Posts Tagged Ouya

Can the Ouya Uproot Traditional Gaming Markets?

Los Angeles startup company, Ouya, plans on releasing it’s upcoming game console that aims to take a bite out traditional gaming markets. The Ouya will be based off of Google’s Android operating system, allowing for the console to adopt the app market style of selling games. In fact, the Ouya system won’t operate off of disks at all, unlike it’s competitors at Nintendo, Sony, and Microsoft.

Ouya launched a Kickstarter campaign to bring in $950,000 to get the idea off the ground, but ended up with over $8.5 million. With this kind of investment and excitement, one wonders how the game console is going to compete with the large game markets. By adopting the android app market style of selling, it is easy for game developers to get into the game and have the work bought, but if other companies don’t follow suit, then Ouya will have to battle for game titles to keep itself valid. But with over 63,000 supporters, it seems that this idea already has some legs to stand on.

If this concept in gaming is successful, what does that mean to other traditional game developers? Can Ouya do to them what streaming media did to traditional cable companies? If nothing more, maybe it can help the motivate the other companies to follow suit the way Netflix and Hulu sparked streaming options with traditional providers like DirecTV. However, traditional markets in these areas haven’t lost grasp of their holds too much in the market, though Netflix and Hulu have gained some ground.

Ouya will definitely need some quality titles if they plan on staying in the game for the long run. Ouya will for now plan to partner with OnLive, a streaming service for games, and currently they do have some titles that they plan on releasing for free, if at least only for a trial, upon the release of the system. The long term success of the gaming console will be told with time, for right now, it’s nice to see an option that’s a change of pace, and something so many people can get behind.

Jordan Mendys is a blogger and media professional based out of NC. In his spare time he is a freelance photographer and video producer. Follow him @JPMendys.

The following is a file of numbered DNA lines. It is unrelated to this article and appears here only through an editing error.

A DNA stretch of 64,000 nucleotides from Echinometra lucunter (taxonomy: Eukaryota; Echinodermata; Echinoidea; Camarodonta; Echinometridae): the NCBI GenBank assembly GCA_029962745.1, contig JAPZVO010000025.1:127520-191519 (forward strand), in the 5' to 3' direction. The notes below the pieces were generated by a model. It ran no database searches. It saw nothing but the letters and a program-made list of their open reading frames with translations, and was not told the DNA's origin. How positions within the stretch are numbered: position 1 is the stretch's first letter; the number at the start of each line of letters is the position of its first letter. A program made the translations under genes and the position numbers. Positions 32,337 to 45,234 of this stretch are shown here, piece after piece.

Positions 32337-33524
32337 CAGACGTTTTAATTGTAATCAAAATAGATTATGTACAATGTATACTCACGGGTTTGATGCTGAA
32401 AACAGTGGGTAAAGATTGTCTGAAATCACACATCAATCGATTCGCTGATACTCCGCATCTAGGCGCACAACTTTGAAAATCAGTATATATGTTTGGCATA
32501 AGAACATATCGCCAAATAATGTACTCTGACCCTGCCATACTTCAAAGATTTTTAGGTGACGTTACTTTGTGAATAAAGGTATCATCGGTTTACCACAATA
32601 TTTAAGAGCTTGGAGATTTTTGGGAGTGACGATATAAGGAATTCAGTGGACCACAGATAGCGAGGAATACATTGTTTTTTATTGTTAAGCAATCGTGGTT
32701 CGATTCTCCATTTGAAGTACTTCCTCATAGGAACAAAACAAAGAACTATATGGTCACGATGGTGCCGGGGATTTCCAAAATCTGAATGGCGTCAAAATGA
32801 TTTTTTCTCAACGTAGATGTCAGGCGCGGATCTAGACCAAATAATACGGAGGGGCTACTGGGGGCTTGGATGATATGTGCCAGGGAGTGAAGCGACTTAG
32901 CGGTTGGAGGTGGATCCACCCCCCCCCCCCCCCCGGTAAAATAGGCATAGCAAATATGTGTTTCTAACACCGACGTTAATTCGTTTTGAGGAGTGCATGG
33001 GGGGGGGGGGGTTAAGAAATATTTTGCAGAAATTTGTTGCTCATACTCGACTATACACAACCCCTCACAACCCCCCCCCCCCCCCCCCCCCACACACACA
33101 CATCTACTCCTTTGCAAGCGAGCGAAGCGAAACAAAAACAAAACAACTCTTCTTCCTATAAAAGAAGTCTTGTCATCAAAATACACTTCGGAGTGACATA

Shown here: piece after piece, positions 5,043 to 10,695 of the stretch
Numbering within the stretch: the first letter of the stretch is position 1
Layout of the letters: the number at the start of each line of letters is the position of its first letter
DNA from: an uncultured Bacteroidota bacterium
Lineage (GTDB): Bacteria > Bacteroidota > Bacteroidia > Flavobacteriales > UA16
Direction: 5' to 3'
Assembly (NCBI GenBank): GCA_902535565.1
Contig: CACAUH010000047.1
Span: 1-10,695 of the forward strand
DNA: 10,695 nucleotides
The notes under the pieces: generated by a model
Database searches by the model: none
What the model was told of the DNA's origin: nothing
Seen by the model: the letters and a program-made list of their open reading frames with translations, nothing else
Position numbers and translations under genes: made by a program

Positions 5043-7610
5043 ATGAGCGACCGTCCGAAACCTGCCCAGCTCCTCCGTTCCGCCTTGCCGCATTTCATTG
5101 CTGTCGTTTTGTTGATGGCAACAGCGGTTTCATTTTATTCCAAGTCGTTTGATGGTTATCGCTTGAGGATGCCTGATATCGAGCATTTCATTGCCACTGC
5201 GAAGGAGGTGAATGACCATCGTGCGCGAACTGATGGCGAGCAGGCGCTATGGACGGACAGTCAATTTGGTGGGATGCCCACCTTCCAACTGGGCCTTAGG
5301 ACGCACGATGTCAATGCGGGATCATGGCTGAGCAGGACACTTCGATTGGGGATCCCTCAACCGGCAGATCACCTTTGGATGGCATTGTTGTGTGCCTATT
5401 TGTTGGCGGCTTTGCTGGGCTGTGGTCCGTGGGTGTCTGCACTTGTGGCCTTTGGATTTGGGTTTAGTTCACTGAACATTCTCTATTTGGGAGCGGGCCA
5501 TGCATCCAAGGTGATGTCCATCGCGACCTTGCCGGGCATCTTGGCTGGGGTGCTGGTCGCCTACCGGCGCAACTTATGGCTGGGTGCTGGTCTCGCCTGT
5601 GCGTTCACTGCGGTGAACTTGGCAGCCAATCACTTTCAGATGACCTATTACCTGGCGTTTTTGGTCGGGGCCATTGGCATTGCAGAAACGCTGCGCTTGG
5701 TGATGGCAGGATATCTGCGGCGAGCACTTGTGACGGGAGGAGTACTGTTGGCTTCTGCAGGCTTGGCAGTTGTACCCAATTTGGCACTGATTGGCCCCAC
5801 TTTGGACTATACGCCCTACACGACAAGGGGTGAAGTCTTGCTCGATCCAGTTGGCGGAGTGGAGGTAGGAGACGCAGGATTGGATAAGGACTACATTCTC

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Birth of the OUYA

OUYA has been all the buzz lately – A Kickstarter project that offers a new kind of video game console running on Android 4.0, with an integrated game store and custom TV UI. Funding for this open source platform began on July 10, 2012 and will end on Thursday, August 9. Kickstarter pledged a $950,000 funding goal and with a handful of hours left, the campaign has already received eight times this amount.

OUYA is different from the game consoles on the market because it welcomes hackers to root the device – and promises they can do so without voiding the warranty. Everything opens with standard screws and hardware hackers can create their own peripherals and connect via USB or Bluetooth LE 4.0. The console will be powered by Android 4.0, and an SDK will be available to ease the creation of new games and apps. For the first time, players will have full power over the machine – not just the OS.

The console has a Tegra 3 Quad-core processor with an embedded NVIDIA graphics card. This clever feature eliminates the need for two separate cards, which contributes to the small console size. It offers 1 GB of LPDDR2 RAM for users and has an HDMI connection port with 1080p HD resolution.

The 2.4 Ghz RF wireless controller offers standard game controls (two analog sticks, d-pad, eight action buttons and a system button), but OUYA takes open-source to a new level and allows gamers to expand their controller options with the addition of a USB 2.0 port. Players with the drive and know-how can root the system and repurpose their favorite controllers from other consoles.

While an open-source gaming platform provides players with an array of benefits in customization, do those benefits outweigh the security gaps?

Being able to root the device is an awesome feature, but at what expense? Since users are encouraged to hack, they are going to see how far they can push it, which means users are likely to see a lot of malware.

OUYA CEO Julie Uhrman recently stated that OUYA will be as secure as any other Android device. According to F-Secure, an antivirus firm, 75 percent of all phone-based malware targets Android devices. The inherent security of the console just doesn’t seem very tight.

With the recent hack of Sony’s PlayStation Network, 77 million users had their usernames, passwords, credit card details, security answers, purchase history and addresses stolen. What guarantee does OUYA give players that this won’t happen to them?

Farrah Pappa – writer for

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